I laughed when a colleague sent me a meme with a photo of an empty notepad that included the caption: “Here’s a comprehensive list of everything you’re entitled to and what the world owes you.” This colleague knew that I was part of a team representing United Families International at the September session of the U.N. Human Rights Council (HRC) meetings in Geneva, Switzerland, and wanted to brighten my day. But her witty meme raises an important question: What are you entitled to as a member of the human race? And, what, exactly, constitutes a “human right?”
While sitting through two-plus weeks of meetings of the Human Rights Council, the United Families International team heard and engaged in dialogue regarding subjects as divers as rights on water and sanitation, rights of older persons, rights of indigenous people and peasants, mental health and human rights, rights of unaccompanied migrant children and adolescents, all the way to reports on “impact of private military and security companies” on people’s rights.
It seems as though any issue and all advocacy efforts related to it – no matter how trivial or profoundly needful – were lumped together under the banner of “human rights”. Any group with an ax to grind – valid or invalid – will attempt to have their grievance aired, at some point in time, before the Human Rights Council. The prize? To have your concern or need labeled as a “human right”.
First, some history
The standard bearer and originator of international human rights was the United National Universal Declaration of Human Rights (UNUDHR). Born out of the atrocities and enormous loss of life during World War II, the Universal Declaration of Human Rights
was created to provide a common understanding of what every’s rights are. It forms the basis for a world build on freedom, justice, and peace. (1)
The Guinness Book of World Records recognizes the declaration as the most translated document in history. The Universal Declaration has become, according to its official website, “the most universal document in the world..” (2) It “has been adopted in or has influenced most national constitutions since 1948. It has also served as the foundation for a growing number of national laws, international laws, and treaties, as well as regional, national, and sub-national institutions protecting and promoting human rights..” (3)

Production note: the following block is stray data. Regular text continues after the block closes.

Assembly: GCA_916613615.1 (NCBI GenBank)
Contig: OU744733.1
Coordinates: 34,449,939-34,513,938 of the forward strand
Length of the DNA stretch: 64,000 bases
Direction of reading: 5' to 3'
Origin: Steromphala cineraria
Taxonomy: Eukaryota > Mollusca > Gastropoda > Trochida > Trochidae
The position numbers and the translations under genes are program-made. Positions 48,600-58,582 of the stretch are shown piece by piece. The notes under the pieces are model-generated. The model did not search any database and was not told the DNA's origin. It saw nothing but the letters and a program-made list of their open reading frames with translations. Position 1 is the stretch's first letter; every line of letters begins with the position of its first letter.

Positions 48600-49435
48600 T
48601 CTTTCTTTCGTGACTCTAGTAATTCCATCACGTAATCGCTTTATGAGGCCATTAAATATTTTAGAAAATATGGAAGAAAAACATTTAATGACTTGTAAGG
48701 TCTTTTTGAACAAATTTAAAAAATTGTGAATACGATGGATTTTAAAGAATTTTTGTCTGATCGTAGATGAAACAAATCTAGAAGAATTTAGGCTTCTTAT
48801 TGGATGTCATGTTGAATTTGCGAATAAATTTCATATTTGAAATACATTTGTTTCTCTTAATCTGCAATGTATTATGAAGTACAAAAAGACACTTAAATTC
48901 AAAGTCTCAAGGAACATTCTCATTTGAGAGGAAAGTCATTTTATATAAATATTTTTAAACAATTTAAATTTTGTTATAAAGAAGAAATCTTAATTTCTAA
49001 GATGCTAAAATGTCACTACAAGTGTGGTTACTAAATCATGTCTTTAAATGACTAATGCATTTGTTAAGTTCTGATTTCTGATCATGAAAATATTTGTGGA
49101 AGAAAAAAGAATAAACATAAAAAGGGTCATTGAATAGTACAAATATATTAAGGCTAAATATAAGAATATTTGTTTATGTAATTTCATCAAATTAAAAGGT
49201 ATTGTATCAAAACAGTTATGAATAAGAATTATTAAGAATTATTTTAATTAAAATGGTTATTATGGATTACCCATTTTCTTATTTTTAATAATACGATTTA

Why the Human Rights Council?
The United Nations Human Rights Council or HRC (2006) – formerly the Human Rights Commission (formed in 1946) – is “an inter-governmental body within the United Nations system responsible for strengthening the promotion and protection of human rights around the globe and for addressing situations of human rights violations and make recommendations on them.” (4) The Human Rights Council meets three times a year with a different agenda and set of human rights topics for each session.
What are considered to be “Human Rights”?
The Universal Declaration
specifies 30 different “human rights.” Below is a simplified list. You’ll note that the first 21 rights are things which many consider to be “inalienable” or God-given rights. Then the next six or seven “rights” moves into more of a gray area; some suggesting they are the equivalent of a list of “entitlements” not human rights.
1. We are all born free and equal.
2. The rights enumerated belong to everybody, whatever our differences.
3. Everyone has the right to life, liberty and security of person.
4. No one shall be held in slavery.
5. No one shall be subject to torture or inhuman treatment.
6. Everyone has the right to recognition everywhere as a person before the law.
7. We’re all equal before the law.
8. Your human rights are protected by law.
9. No one shall be subjected to arbitrary arrest, detention or exile.
10. Right to a public trial.
11. A person is innocent until proven guilty.
12. Right to privacy and protection from attacks against reputation.
13. Right to freedom of movement.
14. Right to seek asylum.
15. Right to a nationality.